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Title: Growth and defect formation in graphene
Author: Wells, George Henry
ISNI:       0000 0004 5916 0631
Awarding Body: Durham University
Current Institution: Durham University
Date of Award: 2016
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In this work, few-layer graphene (FLG) was grown from SiC(0001) with temperature, growth time and cooling rate as variables. Samples were characterised by Scanning Tunnelling Microscopy (STM), Low Energy Electron Diraction (LEED), Auger Electron Spectroscopy (AES) and Raman Spectroscopy (RS) to determine graphene quality. The information obtained from these techniques was then used to determine optimal conditions for growing graphene from SiC(0001). Contamination on graphene lms is also discussed and a facile method for the removal of large scale metal contaminant layers from the surface is described. To study adhesion of FLG to a substrate, a continuum energy model was developed to obtain the adhesion energy via the measurement of pleat defects by STM. This model was applied to graphene grown from SiC(0001) and its adhesion energy was found to be signicantly larger than the those measured for graphene on other substrates. Variation of pleat defects on graphene grown from SiC(0001) with dierent growth parameters was also studied by STM. The factors that aect the dimensions and concentration of pleats were determined and discussed in relation to the quality of the lm. Further investigation was conducted on the stability of pleat defects under STM imaging, with the presence of contamination and defects found to have a signicant eect in reducing the dragging of pleats by the probe tip. A comparative study of the dynamics of extrinsic defects on FLG and graphite is also presented in this work. Samples were bombarded with 0.2 keV Ar+ ions, heated to dierent temperatures and studied with STM. The concentration, mobility, agglomeration and alignment of defects was examined and mechanisms suggested for the behaviour observed. The Local Density of States (LDOS) at defect sites of both graphite and FLG were studied by Scanning Tunnelling Spectroscopy (STS) to determine if signicant dierences in electronic structure due to defects were observed between the two systems. Preliminary experiments to optimise the growth of graphene on Cu substrates by \hot-wall" and \cold-wall" methods have been performed, to determine whether cold-wall growth presents a viable alternative to hot-wall for the production of high quality graphene. Graphene was grown by both methods using dierent growth periods to determine the optimal growth time for each method. The use of evaporated Cu on SiO2 as growth substrates is also discussed. Samples produced by both methods were studied by Scanning Electron Microscopy (SEM) to determine their quality. Electron Back-Scatter Diraction (EBSD) measurements were also performed on samples produced by both methods to determine the extent to which Cu grain orientation aects the growth of graphene.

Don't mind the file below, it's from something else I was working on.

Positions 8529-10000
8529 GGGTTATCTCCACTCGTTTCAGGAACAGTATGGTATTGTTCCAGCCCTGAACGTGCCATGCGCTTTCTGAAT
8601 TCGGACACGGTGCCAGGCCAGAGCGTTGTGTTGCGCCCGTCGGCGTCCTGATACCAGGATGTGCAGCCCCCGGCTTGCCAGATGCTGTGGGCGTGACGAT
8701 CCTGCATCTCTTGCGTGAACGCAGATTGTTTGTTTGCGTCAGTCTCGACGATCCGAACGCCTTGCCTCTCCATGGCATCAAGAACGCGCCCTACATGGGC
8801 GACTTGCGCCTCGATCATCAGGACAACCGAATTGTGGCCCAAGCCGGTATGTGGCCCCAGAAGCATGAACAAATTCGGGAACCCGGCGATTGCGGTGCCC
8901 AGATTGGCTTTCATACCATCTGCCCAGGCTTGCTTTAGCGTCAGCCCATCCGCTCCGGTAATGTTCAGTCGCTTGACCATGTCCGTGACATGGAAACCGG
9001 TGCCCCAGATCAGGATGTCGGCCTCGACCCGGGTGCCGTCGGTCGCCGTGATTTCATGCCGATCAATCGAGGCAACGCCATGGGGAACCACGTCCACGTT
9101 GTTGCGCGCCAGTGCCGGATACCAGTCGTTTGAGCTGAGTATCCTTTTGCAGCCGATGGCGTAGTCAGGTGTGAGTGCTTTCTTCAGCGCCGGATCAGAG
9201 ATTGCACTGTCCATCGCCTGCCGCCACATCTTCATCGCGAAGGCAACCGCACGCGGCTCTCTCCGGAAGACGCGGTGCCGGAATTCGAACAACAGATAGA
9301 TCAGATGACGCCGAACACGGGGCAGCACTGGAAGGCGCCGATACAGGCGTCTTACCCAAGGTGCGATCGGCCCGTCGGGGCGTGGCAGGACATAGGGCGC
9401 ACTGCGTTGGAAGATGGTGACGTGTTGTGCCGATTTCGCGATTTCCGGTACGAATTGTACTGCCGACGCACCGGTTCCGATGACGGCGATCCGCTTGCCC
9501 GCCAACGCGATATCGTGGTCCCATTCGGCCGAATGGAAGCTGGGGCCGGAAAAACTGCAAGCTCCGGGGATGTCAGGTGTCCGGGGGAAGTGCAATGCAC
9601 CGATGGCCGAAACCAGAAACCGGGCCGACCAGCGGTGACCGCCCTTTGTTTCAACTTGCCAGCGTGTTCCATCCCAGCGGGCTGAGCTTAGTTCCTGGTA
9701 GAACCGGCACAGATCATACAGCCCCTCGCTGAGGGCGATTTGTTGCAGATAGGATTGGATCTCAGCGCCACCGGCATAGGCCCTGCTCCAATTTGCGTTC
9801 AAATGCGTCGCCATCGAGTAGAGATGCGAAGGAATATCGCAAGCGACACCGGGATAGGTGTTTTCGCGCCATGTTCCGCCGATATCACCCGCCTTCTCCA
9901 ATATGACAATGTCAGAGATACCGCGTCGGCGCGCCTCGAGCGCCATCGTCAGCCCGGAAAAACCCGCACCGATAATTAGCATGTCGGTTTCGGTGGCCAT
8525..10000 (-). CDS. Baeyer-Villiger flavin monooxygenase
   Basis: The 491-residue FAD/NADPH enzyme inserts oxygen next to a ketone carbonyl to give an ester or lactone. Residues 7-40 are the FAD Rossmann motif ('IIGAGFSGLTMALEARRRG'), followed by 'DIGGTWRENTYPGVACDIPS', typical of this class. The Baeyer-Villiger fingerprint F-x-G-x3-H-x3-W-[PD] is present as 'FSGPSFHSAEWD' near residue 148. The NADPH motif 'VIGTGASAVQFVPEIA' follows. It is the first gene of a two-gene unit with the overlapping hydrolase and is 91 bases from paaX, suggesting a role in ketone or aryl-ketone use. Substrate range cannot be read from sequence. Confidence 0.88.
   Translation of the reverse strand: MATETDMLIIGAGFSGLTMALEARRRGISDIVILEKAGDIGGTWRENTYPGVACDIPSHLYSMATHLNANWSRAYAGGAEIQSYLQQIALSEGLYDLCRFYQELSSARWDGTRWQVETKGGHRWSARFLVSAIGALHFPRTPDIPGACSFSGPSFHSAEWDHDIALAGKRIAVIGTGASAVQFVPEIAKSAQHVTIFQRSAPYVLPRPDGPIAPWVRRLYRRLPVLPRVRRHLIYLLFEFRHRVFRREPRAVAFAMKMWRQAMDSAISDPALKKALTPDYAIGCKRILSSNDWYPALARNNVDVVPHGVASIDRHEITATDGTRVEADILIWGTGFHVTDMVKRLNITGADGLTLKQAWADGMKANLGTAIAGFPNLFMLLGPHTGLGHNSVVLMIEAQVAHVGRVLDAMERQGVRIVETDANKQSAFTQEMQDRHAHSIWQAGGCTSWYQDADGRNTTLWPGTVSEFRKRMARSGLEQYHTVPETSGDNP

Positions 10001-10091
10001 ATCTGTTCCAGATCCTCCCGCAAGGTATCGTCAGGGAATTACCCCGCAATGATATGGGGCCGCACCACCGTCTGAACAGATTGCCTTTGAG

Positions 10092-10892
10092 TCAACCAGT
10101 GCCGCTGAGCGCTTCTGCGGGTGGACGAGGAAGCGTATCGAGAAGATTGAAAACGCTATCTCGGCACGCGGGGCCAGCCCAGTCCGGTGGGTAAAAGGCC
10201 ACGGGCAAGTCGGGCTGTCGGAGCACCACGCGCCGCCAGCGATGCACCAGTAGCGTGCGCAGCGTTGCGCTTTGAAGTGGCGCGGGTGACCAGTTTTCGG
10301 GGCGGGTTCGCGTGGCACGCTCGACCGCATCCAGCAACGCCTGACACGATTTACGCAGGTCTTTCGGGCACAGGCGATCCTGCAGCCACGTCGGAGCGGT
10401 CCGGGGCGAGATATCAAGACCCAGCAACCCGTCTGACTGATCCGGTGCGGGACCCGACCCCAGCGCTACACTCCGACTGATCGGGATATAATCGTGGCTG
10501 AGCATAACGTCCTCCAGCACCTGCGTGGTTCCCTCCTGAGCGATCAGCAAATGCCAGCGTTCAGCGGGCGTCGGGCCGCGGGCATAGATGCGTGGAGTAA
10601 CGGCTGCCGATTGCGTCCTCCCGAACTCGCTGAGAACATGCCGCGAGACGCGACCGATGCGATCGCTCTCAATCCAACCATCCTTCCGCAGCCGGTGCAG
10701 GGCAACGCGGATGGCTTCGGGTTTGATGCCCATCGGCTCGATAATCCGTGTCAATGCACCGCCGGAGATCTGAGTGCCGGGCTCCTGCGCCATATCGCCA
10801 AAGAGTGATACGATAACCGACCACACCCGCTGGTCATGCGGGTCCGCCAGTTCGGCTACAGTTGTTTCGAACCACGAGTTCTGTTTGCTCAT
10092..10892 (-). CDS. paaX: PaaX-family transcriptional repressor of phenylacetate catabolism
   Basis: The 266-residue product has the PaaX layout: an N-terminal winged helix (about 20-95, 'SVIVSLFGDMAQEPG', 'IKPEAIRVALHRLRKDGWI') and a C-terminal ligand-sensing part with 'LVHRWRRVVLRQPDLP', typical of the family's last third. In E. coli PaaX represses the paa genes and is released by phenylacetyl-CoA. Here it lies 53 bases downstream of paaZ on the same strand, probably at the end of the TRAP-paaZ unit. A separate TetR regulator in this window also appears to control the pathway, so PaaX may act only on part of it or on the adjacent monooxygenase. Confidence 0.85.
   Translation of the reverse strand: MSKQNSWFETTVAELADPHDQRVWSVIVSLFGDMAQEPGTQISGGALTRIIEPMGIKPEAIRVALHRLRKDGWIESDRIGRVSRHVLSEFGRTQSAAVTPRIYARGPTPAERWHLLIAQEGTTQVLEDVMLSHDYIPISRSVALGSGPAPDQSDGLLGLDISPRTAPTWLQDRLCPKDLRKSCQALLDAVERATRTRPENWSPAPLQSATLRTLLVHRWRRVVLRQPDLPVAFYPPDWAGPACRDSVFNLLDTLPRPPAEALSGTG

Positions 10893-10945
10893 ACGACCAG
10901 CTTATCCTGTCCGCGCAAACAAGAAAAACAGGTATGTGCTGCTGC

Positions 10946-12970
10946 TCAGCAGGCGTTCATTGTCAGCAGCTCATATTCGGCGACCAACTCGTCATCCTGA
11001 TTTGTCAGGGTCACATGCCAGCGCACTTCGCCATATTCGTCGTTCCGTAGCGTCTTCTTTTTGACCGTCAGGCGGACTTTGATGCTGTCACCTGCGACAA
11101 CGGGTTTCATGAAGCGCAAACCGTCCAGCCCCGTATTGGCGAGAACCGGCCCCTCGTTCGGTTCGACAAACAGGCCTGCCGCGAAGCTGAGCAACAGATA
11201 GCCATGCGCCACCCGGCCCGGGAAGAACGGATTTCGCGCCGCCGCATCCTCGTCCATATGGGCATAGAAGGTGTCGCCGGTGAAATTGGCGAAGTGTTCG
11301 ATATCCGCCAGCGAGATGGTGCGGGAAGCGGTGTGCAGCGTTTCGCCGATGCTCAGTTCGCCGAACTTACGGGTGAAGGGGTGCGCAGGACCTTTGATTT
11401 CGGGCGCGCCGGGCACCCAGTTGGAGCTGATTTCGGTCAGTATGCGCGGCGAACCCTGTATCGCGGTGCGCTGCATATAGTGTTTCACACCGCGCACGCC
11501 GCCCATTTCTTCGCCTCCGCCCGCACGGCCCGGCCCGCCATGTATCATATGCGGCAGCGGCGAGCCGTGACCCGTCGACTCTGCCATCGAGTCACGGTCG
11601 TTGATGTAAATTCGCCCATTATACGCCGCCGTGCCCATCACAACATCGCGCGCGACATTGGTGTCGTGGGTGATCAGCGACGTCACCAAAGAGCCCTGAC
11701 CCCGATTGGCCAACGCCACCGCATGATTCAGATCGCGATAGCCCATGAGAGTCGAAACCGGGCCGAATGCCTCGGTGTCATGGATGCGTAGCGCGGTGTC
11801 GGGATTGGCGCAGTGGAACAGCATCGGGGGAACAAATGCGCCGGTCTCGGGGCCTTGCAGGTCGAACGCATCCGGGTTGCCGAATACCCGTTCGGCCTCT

Supervisor: Not available Sponsor: Not available
Qualification Name: Thesis (Ph.D.) Qualification Level: Doctoral
EThOS ID:  DOI: Not available